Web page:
The genetic basis for schizophrenia has long been studied since the first major study was released over 70 years ago, with twin, family and adoption studies all strongly showing a genetic basis for the disease. However, the inheritance of schizophrenia is complex with twin heritability around 81%.
Most research into the genetics of schizophrenia has focused on understanding the role of genes in the heritability and development of the disease, identifying large rare structural variants and common variants from well-established genes implicated in exome sequencing. Whole genome sequencing (WGS) is expensive but could provide a better understanding of the genetic variants affecting schizophrenia
Last week, the largest whole genome sequencing study of schizophrenia was published in Nature. It analysed high-coverage WGS data from 1162 Swedish schizophrenia cases and 936 ancestry-matched population controls.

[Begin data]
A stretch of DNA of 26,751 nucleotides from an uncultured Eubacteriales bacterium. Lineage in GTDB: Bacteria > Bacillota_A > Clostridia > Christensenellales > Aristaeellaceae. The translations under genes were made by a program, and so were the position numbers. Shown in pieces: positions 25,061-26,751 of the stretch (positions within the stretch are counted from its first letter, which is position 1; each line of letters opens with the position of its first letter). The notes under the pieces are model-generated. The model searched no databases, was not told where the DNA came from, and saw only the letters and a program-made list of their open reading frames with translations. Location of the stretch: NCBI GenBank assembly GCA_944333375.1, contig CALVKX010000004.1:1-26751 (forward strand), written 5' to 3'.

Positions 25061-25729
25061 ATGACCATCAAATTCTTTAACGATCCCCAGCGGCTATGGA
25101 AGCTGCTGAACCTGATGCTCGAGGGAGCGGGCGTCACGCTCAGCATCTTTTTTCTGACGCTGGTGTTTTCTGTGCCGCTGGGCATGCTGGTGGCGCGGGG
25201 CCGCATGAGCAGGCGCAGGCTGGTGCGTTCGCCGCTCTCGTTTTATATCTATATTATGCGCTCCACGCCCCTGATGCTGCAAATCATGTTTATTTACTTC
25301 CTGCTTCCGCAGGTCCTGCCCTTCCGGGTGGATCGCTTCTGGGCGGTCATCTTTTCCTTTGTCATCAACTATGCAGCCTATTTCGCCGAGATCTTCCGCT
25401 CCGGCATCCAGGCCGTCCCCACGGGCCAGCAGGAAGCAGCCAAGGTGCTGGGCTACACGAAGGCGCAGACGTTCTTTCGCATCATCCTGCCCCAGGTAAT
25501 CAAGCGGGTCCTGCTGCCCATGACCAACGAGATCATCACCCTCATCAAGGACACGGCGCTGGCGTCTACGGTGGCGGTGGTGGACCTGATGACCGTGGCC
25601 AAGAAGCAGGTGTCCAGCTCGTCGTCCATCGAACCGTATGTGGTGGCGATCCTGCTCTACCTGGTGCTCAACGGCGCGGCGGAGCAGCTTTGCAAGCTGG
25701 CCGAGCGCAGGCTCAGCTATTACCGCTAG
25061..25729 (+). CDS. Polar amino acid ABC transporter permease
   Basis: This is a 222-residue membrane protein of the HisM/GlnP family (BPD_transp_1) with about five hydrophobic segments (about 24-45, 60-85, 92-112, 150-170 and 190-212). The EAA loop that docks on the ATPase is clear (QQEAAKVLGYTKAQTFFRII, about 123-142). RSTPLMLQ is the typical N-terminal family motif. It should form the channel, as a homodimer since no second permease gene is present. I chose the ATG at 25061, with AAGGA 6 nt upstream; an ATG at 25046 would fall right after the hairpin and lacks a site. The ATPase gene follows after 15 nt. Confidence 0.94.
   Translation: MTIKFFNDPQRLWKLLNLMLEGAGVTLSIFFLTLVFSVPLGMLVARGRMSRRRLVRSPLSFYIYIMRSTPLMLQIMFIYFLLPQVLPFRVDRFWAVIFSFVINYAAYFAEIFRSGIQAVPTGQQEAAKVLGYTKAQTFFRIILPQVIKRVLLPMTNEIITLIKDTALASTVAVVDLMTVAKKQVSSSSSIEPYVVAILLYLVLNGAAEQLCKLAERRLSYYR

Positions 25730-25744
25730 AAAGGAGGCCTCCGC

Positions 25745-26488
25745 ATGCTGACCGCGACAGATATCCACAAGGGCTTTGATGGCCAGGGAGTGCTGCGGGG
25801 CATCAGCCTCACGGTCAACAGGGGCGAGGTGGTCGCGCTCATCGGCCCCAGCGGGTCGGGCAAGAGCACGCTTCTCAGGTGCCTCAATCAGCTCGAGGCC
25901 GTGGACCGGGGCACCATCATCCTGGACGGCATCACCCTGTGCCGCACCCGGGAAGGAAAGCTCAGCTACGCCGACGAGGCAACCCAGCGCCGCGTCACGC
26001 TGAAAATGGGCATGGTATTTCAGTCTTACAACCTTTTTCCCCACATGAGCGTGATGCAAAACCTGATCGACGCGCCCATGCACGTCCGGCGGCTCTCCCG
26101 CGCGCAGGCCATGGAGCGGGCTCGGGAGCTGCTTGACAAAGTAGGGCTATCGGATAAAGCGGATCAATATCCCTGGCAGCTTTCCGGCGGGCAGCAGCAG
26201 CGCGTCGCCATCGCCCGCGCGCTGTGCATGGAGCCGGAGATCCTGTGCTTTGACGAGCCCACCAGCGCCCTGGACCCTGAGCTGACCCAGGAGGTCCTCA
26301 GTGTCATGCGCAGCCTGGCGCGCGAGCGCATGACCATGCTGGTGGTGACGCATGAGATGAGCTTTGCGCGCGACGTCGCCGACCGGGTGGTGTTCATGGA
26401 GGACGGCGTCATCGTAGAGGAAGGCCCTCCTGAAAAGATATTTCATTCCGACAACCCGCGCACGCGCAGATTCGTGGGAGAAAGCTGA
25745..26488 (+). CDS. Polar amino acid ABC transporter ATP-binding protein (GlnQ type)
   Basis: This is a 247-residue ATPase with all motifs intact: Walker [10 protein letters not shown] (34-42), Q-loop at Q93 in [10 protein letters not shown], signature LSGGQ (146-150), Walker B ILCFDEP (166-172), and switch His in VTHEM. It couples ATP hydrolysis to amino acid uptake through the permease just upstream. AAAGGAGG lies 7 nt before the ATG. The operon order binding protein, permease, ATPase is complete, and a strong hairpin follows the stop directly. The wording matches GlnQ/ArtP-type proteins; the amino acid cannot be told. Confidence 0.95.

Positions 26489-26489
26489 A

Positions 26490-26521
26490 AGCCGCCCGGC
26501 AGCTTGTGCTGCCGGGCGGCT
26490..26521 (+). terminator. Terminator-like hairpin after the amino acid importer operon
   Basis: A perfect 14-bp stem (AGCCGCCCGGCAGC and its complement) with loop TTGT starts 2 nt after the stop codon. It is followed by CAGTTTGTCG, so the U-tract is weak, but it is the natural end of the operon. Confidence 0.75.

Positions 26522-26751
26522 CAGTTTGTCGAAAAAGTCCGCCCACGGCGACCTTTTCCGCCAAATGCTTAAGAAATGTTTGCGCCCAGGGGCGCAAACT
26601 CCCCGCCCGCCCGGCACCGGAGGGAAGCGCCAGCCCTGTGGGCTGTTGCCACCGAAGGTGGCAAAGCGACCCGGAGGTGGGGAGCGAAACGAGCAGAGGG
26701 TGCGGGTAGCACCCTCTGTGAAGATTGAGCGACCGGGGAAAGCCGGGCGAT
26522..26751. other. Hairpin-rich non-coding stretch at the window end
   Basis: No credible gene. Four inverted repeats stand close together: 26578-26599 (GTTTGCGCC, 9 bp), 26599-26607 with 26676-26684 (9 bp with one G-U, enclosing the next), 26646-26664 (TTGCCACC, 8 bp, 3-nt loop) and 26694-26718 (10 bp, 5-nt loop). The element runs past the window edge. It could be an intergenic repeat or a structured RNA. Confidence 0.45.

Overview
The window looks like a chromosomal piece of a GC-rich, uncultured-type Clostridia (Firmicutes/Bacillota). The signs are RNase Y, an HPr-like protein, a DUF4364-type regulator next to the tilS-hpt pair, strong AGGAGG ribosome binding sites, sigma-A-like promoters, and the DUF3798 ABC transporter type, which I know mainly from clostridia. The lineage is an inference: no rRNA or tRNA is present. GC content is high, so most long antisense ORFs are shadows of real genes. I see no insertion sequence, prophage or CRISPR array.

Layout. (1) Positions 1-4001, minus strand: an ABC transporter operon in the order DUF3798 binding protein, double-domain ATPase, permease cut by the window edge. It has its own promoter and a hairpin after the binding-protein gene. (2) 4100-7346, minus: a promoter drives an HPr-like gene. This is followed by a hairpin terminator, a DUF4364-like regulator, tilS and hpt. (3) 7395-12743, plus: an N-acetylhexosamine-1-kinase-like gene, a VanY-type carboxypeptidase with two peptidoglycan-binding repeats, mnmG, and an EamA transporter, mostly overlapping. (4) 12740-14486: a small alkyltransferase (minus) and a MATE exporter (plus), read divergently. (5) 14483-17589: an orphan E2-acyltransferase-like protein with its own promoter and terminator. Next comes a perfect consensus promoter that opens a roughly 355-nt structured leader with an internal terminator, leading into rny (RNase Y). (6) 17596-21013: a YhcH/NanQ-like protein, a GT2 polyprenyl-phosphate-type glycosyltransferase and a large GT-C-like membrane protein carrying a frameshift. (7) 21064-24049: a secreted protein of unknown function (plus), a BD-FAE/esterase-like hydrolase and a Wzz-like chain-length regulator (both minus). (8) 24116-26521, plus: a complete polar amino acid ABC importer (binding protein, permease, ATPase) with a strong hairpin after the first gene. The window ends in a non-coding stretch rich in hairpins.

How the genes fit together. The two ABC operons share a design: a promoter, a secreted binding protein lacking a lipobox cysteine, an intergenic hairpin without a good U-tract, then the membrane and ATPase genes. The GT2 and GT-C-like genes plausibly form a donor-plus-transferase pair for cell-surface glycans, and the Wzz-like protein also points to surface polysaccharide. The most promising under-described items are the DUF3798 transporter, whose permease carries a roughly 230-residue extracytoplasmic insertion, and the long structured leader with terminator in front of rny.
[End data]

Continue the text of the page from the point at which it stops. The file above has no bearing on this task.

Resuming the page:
The study suggested that an ultra-rare structural variant that affects the boundaries of topologically associated domains (TADs) increased the risk for schizophrenia. TADs are distinct regions of the genome with strict boundaries between them that keep the domains from interacting with the genes in neighbouring TADs. Shifting or changing these boundaries allows interactions between genes and elements that would not normally interact and can lead to dysregulation of gene expression.
The extremely rare structural variants affecting TAD boundaries in the brain occurred significantly more often in people with schizophrenia than without it. Jin Szatkiewicz, the co-author of the paper, suggested future mechanistic studies could determine the precise functional effects of the variants and a possible investigation would use patient-derived cells with the TAD-affecting mutations to figure out what happened at the molecular level.